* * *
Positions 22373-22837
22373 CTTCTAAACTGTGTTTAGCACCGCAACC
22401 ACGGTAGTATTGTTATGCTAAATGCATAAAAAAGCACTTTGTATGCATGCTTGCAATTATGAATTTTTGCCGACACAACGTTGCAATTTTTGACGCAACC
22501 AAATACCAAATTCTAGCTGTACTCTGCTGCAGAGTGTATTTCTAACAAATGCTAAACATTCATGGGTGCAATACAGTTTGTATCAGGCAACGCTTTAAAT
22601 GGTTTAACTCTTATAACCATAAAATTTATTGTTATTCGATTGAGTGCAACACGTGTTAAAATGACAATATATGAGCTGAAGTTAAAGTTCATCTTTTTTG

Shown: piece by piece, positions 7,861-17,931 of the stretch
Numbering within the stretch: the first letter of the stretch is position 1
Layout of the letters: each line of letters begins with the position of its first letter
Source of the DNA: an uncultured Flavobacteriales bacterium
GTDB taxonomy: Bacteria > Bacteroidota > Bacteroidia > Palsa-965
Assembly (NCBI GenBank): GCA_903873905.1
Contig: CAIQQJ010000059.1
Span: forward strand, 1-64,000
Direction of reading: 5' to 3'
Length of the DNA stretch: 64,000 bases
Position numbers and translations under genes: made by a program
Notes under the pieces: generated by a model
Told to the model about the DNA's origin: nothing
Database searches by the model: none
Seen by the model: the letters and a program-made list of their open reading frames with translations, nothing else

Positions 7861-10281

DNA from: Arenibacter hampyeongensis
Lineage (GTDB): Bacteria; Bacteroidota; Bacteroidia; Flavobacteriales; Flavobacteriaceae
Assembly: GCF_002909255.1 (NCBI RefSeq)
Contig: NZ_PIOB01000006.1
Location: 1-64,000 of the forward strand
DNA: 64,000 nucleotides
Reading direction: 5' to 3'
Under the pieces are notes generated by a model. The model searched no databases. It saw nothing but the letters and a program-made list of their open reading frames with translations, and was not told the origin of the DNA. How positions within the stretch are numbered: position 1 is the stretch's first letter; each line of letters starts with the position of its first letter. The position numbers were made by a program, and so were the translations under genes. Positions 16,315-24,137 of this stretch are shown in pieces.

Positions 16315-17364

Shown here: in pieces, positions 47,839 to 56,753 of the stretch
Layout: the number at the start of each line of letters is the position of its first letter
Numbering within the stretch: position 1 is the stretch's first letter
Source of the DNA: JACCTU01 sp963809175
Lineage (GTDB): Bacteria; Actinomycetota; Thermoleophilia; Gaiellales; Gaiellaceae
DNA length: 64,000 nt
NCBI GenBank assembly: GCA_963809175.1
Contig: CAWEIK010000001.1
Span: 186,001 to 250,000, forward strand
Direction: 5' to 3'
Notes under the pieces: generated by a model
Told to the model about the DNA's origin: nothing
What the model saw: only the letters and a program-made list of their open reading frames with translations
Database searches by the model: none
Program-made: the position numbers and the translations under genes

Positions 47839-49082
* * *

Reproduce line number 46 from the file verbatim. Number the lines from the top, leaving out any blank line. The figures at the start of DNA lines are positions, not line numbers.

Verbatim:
Positions 47839-49082